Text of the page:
Christine

Symptoms:

A visible bulge at the entrance of my vagina. Leakage during intercourse. A constant feeling of pressure that got worse throughout the day.

Diagnosis:

Stress Urinary Incontinence and Cystocele

Age at diagnosis: 45
christine-stress-urinary-incontinence-treatment

How did you learn about your diagnosis?

Symptoms were definitely interfering in my relationship with my husband. We agreed I needed to see an Urogynecologist and get things figured out. He did an exam and found that I had a cystocele, but even when he held my bladder in the correct position, I still showed signs of needing a sling.

How did this condition impact your life?

If I was on my feet a lot during the day, the pressure I felt by evening was miserable. When I started avoiding intercourse, it began to impact my relationship with my husband as well.

What treatment options did you explore?

Because of how significant the prolapse was, my physician recommended surgery. Most of my research was about all the different kinds of surgery. We also discussed slings.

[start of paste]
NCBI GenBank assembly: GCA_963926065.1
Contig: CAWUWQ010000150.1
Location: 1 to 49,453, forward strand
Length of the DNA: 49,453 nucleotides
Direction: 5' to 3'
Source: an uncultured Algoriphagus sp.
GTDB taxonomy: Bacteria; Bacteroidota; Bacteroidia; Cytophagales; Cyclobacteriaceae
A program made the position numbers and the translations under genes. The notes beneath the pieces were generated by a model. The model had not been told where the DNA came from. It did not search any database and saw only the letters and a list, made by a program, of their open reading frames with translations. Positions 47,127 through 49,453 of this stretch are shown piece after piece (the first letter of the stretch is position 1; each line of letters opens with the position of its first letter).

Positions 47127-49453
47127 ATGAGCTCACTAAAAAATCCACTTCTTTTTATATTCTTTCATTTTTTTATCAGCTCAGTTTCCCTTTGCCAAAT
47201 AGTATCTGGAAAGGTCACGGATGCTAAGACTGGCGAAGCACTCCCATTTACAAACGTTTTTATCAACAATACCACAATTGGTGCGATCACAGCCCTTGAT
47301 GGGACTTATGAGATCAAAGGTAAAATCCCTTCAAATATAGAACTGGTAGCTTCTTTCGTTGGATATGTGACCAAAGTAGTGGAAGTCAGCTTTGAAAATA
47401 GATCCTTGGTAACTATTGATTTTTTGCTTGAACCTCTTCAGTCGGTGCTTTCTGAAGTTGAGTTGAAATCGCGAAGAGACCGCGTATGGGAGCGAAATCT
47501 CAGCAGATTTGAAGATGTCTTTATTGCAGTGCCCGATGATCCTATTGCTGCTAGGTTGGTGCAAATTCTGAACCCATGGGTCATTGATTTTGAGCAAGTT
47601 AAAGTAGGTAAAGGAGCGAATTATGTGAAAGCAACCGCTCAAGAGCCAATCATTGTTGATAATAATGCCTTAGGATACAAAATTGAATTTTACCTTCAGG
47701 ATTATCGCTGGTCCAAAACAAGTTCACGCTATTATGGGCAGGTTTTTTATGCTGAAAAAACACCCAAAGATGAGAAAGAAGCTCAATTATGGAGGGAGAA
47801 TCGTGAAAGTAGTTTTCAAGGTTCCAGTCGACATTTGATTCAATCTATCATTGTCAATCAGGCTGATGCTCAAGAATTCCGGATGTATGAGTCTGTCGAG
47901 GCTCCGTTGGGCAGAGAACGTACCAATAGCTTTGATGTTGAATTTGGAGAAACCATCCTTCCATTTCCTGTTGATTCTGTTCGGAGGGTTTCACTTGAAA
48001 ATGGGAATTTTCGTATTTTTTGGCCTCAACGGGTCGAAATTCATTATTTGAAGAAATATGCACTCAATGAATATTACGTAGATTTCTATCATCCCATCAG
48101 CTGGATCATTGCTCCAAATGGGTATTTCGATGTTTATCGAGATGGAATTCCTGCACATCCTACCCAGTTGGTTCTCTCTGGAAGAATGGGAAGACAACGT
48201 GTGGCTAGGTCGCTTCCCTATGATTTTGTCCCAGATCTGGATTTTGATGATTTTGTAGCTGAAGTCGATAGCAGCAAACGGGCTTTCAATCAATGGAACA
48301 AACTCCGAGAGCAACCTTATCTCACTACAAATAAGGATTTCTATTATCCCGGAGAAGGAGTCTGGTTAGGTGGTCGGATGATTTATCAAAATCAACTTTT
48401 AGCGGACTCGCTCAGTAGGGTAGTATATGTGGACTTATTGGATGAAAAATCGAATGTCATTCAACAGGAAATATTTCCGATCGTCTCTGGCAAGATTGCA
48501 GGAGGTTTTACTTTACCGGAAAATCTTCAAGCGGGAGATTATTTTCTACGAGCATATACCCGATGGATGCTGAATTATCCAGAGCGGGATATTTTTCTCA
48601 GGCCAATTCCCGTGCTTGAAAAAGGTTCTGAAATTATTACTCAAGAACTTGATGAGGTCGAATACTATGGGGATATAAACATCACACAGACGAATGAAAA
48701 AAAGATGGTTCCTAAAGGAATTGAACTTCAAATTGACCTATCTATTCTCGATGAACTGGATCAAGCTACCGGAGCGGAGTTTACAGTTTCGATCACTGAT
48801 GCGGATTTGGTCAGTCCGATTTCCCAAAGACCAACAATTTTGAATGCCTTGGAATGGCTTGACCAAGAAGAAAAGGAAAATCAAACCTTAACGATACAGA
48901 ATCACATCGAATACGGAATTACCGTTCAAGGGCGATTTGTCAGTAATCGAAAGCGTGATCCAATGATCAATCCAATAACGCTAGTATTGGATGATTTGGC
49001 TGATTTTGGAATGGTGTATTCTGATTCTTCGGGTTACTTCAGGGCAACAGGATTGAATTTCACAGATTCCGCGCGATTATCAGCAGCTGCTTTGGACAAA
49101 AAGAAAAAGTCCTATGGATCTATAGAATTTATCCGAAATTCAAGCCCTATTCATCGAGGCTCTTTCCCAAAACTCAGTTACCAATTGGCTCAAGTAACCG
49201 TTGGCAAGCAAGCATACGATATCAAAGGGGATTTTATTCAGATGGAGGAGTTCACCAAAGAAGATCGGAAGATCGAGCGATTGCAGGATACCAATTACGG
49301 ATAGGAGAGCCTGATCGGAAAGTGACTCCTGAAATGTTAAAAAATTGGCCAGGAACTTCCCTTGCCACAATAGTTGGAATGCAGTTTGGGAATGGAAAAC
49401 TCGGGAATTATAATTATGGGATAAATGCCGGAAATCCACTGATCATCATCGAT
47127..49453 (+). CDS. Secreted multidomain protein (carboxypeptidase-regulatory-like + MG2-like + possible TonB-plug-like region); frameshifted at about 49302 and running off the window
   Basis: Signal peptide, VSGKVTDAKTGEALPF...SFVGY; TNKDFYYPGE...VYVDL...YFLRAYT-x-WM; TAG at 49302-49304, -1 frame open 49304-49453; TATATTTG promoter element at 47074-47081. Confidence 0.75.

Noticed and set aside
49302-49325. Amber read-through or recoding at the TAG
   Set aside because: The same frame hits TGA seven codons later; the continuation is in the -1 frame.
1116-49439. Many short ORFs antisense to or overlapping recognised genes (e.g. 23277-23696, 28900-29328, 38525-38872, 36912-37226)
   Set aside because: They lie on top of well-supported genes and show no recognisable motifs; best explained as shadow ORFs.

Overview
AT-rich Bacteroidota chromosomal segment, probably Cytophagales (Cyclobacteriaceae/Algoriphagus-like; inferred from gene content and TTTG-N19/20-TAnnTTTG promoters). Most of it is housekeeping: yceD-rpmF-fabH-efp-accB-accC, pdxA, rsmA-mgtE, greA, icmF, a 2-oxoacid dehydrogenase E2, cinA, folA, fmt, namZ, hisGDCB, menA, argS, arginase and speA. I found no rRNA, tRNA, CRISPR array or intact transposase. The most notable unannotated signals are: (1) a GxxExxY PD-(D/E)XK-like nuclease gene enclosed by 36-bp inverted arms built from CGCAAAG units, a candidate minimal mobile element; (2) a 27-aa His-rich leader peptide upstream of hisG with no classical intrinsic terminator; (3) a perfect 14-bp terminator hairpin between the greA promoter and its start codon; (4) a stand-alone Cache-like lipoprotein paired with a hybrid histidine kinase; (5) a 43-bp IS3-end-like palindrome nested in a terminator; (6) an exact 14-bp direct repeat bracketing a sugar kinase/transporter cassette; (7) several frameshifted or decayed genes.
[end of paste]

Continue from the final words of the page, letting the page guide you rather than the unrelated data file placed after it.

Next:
How did you make your decision?

I decided on mesh because it felt like a permanent repair. Because it could be done through only a vaginal incision, my doctor proposed we use a mini-sling for the incontinence. He could place it at the same time as the mesh for the tiny Cystocele. Both incisions would be small and not visible to anyone.

Please describe your surgical and recovery experience.

It was nice to kill two birds with one stone rather than having two surgeries. Having surgical procedures is a little scary – I don’t like hospitals. I definitely had some pain in my buttocks for a couple days which my doctor told me could happen from my leg position during surgery. It wasn’t too intense and it went away in a few days. Everything else went as expected.

How has your life been with your chosen treatment?

Good. Ask my husband. I think he would agree surgery was the right choice.

What would you say to another woman experiencing your same type of symptoms or diagnosis?

Don’t be embarrassed. But even if you are, don’t let embarrassment allow your life to be impacted more or for longer than it already has. You have options and you can take back control.

*This story is fictional and the information presented is only intended to represent common experiences of women receiving treatment for POP or SUI. It should be used for informational purposes only and is not meant to substitute for the advice provided by your own physician or other medical professional. We strongly encourage you to discuss all health matters and concerns with your physician before beginning, stopping or changing any treatment strategies.